Across various West African countries, when there’s heavily scent in the air with the delicious aroma of a flavourful rice. This can mean only one thing – jollof rice. Jollof rice is almost everyone’s favourite dish in some countries in the region. No wonder there’s always jollof rice war going on between Ghana and Nigeria, sometimes, Senegal, too. From street food vendors to high-end restaurants, jollof rice is an important aspect of Nigerian life and one of the most recognisable Nigerian exports. Known as ceebu jen in Senegal, jollof across West Africa have their own traditional twists and often local ingredients to make the jollof rice recipes personalized to a particular country. But all, mostly contain a combination of thyme, curry powder, scotch bonnet and bouillon cubes. Beef, chicken, pork or fish can be used in cooking jollof rice, some even do the assorted meat.
There’s hardly any ceremony without the presence of jollof rice, unless you’re trying too hard to make enemies. Like the saying goes – in the end you cannot make everyone happy, you’re not jollof rice. An African food so popular that it has become the continent’s greatest culinary export.
Origin and History
Africa’s food scene is a wide and varied edible landscape, and the biggest treat awaits the foodies. Jollof rice is a common African food consumed throughout the West African region. You will always see it in parties, weddings, birthdays, etc. Jollof rice is called riz au gras in some of the French West Africa areas. However, it is called ceebu jen in Senegal and Gambia. The name Jollof is said to be driven from the Wolof people, a name that trace back to Jolof Empire of the Senegambian region. Over the years other cultures have added their influence to this regional dish, and it continue to thrive today as a landmark recipe within African cuisine.
How to make jollof rice at home
Jollof offers a real eclectic mix of West African cultures and people and its combined history has grown to become the best tasting food in the region. But you don’t have wait until your next vacation in the region to eat some jollof rice, making an authentic jollof rice at home can be attempted by everyone, might not be easy as your everyday rice recipe. Yes, we know not everyone has the cooking skills to do that at home, but it is still perfectly possible to create good jollof rice at home. It is always far more rewarding to make your own, and much more fun. Up your jollof cooking game and add this delicious dish to your repertoire with Dream Africa’s handy prep guide to learn how to make the BEST jollof rice recipe.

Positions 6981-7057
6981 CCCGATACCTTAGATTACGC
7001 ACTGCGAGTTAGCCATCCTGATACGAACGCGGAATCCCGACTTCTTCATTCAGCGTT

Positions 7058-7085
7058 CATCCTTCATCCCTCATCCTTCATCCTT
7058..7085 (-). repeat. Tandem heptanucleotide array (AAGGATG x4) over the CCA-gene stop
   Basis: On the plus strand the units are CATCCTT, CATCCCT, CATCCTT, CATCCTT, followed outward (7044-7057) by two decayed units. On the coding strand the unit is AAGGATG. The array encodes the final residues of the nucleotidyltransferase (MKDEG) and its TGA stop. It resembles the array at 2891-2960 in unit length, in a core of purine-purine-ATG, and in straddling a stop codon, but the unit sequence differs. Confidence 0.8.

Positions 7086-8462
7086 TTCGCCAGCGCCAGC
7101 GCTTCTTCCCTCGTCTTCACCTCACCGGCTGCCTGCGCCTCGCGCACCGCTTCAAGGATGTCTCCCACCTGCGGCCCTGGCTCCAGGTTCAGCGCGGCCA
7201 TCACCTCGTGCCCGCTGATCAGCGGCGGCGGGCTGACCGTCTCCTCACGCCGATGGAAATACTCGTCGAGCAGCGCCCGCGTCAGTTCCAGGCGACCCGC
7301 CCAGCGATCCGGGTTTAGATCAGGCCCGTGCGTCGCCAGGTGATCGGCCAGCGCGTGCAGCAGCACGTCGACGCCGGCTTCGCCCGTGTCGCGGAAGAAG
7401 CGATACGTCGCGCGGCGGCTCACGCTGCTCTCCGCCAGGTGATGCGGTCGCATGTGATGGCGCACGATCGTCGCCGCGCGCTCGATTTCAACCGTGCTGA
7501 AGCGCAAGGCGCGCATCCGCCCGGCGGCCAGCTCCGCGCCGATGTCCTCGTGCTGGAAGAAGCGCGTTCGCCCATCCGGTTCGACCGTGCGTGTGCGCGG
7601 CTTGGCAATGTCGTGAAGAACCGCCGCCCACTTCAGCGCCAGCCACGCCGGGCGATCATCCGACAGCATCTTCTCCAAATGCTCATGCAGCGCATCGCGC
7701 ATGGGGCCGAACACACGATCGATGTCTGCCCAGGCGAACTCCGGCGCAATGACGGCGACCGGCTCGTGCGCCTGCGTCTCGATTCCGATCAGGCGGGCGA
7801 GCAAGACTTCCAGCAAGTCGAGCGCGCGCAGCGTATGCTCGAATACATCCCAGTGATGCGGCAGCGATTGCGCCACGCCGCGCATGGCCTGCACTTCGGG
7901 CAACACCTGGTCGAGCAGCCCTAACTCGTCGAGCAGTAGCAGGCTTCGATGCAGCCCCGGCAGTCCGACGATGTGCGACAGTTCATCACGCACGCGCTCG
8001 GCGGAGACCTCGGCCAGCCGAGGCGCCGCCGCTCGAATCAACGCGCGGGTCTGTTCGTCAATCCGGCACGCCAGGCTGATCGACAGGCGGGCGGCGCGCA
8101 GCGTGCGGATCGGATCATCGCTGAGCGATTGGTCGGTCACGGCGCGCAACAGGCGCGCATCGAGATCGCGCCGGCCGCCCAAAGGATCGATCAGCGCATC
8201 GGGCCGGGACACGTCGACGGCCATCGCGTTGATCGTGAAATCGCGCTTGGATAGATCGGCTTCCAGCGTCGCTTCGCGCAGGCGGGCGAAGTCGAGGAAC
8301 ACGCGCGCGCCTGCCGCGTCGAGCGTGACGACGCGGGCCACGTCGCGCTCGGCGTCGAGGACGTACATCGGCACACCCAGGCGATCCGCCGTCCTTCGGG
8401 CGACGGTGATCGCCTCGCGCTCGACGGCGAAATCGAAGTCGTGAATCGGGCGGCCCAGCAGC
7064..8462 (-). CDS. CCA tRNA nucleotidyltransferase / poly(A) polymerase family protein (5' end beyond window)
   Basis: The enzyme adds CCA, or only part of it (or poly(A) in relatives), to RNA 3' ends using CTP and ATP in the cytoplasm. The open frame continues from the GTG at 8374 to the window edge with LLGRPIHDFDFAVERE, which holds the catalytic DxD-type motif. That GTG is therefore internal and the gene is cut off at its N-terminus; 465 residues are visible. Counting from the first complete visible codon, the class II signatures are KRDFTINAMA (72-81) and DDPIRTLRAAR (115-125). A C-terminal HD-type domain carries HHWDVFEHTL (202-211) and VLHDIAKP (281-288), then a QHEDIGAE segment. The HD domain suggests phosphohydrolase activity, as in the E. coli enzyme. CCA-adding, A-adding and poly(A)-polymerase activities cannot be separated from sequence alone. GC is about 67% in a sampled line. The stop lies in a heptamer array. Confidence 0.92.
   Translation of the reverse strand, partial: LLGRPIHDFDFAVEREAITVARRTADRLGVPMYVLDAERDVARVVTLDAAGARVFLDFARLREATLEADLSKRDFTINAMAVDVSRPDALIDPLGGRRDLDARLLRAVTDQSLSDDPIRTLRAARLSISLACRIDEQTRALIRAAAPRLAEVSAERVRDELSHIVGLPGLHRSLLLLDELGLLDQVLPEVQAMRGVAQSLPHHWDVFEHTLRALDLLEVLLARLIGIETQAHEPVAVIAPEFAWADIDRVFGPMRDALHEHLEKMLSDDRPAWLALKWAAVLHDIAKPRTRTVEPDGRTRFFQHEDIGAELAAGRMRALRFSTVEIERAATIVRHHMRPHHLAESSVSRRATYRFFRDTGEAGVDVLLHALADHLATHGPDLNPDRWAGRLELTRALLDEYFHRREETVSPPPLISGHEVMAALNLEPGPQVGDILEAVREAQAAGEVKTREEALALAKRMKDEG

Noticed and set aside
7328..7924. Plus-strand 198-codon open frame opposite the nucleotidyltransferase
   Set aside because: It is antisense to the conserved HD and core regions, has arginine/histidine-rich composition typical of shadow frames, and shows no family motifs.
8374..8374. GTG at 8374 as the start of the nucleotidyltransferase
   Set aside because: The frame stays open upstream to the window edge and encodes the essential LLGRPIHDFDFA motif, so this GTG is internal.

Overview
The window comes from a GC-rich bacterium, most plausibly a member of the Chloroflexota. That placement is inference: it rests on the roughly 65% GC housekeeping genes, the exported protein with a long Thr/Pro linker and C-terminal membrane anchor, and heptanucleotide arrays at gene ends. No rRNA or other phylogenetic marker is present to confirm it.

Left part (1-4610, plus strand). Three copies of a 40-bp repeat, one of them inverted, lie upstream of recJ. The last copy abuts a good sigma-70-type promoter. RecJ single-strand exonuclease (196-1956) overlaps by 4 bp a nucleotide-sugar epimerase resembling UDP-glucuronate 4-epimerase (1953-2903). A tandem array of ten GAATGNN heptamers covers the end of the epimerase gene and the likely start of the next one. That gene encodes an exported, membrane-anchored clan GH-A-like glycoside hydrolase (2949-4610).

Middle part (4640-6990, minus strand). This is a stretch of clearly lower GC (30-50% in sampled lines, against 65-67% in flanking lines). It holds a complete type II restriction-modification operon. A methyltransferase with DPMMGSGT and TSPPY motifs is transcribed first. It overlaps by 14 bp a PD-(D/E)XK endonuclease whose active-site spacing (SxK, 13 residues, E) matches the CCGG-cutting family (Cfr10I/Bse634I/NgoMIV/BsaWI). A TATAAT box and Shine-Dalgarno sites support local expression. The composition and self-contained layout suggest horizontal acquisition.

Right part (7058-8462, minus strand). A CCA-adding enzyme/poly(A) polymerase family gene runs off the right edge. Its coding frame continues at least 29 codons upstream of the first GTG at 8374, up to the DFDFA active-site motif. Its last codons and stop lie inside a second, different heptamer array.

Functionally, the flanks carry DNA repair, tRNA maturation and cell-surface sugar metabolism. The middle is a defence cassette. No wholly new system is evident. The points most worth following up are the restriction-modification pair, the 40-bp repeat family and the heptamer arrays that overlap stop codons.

Jollof rice recipe
for 4 servings
- 2 ½ cups long grain parboiled rice
- ½ cup vegetable oil
- 1.5kg beef. Alternatively you can use chicken pieces, or whole chicken
- Diced tomato, 400g
- Tomato paste, 150g
- 1 habanero pepper
- 2 teaspoons curry powder
- 2 teaspoons thyme
- 1 teaspoon garlic powder
- 1 teaspoon ground ginger
- 2 Maggi/Knorr cubes
- Pepper to taste
- Salt to taste
- Wash the meat, then wash and cut it into desired chunks.
- Cook meat with the thyme, seasoning cubes, onions and all other ingredients for the meat seasoning. Cook until meat is well done. Separate meat from the stock.
- Wash your rice in hot water and rinse with cold water. Parboil just to have it semi-cooked. Rinse the parboiled rice and put in a sieve to drain.
- Slice the tomatoes, paprika and peppers – then blend it all together. Pour the mixture in a pot and cook till it thickens. This is to reduce excess water in the blended mixture.
- Heat up some oil in a new pot, add and stir-fry the sliced onions and basil leaves.
- Add rosemary, bay leaves, seasoning cube, then stir-in tomato mixture. Cook till everything is well fried and giving the stew flavour.
- Add the meat stock, and some salt to taste. Add whatever ingredient and seasoning you think isn’t sufficient, and adjust to taste.
- Add the semi-cooked rice, spread it gently with a spoon. Add some more water for steaming, if necessary. You might be adding extra water as the rice cooks so do not add so much.
- Add the meat stir well to incorporate, and cook together with the rice, this allows all the flavour to blend together and makes meat extra tender.
- Allow to cook on a medium heat. Jollof rice tends to burn quickly, to avoid this don’t stir until it has cooked through.
- Cover the pot and leave to cook on low to medium heat. This way the rice does not burn before the water dries up.
- Serve jollof rice with fried meat, boiled eggs, dodo (fried plantain), if desired.
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